Nicola Parker writes about finding a herbal hug, a sunny herb or the bitter truth
My brain is wired to be logical and solution focused.
I like to pull a problem apart, examine the cause and put together an action plan that lets me get to the bottom of things.
Working with physical ailments, this is usually a satisfyingly methodical process.
Working with emotional issues, my job becomes much more difficult.
Herbs for emotional issues fall under different categories.
Nervines are soothing, sedatives are relaxing, antidepressants are uplifting.
The problem is, many of these categories overlap and the research behind these herbs is still in its infancy, giving us only a glimpse of how they affect the brain.
Add to this our poor understanding of mental health issues despite their increasing prevalence in the modern world, it’s easy to see why the logic driven herbalist can feel a bit lost.
I began discussing my struggle with older, more established herbalists, a few years after completing my training.
These herbalists had years of experience to fall back on as well as the benefit of teachings from the herbalists that had come before them.
These herbalists didn’t have the luxury of the Internet during their training, there was no access to medical journals at the tips of their fingers.
Instead, their knowledge was rooted in a tradition that spoke of the personality of herbs and what roles they can play when acting on our emotions.
St John’s Wort is a classic example of how modern research is now backing up these traditional beliefs.
Herbalists describe St John’s Wort as “the sunshine herb”.
It has bright yellow flowers know to turn oil a warm red when exposed to sunlight.
It’s said to be uplifting, able to bring the light back into a gloomy life.
Research has shown St John’s Wort’s antidepressant properties, backing up this traditional understanding.
St John’s Wort is said to bring sunshine into your life, but this can come in unexpected ways.
With light comes clarity, highlighting the dark corners of a persons life, revealing things that may be creating unhappiness. This could be a person, situation or event from our past or in our daily life,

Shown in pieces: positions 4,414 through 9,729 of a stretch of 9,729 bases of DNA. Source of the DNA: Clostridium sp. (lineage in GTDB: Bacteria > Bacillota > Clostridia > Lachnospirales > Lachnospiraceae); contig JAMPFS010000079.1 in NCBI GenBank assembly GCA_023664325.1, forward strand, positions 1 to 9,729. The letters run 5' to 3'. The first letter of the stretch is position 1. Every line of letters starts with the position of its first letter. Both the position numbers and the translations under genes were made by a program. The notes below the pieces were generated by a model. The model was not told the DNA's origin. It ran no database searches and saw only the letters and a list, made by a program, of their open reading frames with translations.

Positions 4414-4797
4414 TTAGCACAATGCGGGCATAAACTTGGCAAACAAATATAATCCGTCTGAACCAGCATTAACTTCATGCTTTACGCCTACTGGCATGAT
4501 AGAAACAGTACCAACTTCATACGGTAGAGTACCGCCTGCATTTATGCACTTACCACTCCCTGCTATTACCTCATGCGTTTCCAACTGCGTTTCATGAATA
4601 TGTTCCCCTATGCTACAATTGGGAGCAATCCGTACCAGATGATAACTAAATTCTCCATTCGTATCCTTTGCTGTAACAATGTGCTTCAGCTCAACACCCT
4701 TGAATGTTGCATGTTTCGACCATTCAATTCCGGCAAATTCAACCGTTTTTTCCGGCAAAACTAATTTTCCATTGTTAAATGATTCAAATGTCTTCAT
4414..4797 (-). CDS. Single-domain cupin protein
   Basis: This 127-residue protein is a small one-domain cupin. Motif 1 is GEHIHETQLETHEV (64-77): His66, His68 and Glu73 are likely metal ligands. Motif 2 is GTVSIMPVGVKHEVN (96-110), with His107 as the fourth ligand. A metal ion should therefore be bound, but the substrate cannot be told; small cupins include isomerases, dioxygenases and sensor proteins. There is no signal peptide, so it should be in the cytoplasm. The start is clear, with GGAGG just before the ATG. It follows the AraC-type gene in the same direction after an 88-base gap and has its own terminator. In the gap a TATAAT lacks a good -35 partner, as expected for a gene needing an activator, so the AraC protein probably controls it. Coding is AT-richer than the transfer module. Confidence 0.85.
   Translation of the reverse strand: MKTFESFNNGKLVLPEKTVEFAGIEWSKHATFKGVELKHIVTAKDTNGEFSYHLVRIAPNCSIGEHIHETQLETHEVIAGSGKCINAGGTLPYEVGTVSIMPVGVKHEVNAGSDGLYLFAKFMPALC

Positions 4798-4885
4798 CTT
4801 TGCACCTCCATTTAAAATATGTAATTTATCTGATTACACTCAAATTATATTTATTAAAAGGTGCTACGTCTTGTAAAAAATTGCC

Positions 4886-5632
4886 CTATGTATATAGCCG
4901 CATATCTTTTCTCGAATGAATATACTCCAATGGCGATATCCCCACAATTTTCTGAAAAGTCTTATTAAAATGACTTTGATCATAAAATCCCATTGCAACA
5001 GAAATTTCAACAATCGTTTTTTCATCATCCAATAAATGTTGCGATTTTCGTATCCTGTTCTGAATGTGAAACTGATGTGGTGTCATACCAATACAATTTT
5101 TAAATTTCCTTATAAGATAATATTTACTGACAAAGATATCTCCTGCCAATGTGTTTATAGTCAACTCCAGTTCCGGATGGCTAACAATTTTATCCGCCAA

Things that make us sad can become invisible once we allow them to become our “normal”.
Of course, we could also attribute this to St John’s Worts anti-depressant effect, as happier people are more likely to see things clearly, without the negative shadow that low mood can cast.
Another herb that herbalists have given a personality to is rose. Known as “the herbal hug”, rose is traditionally used for grief, sadness and loss.
I use it in cases of upset or when I believe that someone has issues of unresolved grief that they have never fully processed.
I always warn people before putting Rose into their medicine as the effect of a hug from a good friend can often bring a lot of emotion to the surface.
I don’t know about you, but a hug when I’m upset will always make me cry on the shoulder I’ve been offered, whether I want to or not.
I believe it’s healthy to let these tears out but it’s good to have a warning first that they are coming.
In contrast to this, Vervain is a herb associated with unresolved anger.
I think of it when I feel like we need a friend to vent to, to get angry with and to drag us out of any funk we’ve found ourselves in. In traditional Chinese medicine, anger is stored in the liver and as a liver herb, Vervain works great for digestive issues aggravated by this type of emotion.
As a bitter, it can help us see “the bitter truth”, letting us examine reality as it is so that we can let go of grudges and move forward.
Getting to know the personality of a herb through it’s traditional use has really helped me get to know some of the lesser researched herbs. While I like my practice to be grounded in science, I’m proud to see the amazing results I do when I have faith in the deep tradition behind the medicines I use.
For more information or to book an appointment contact Nicola at Health and Herbs, Pedder Street, Morecambe, on 01524 413733.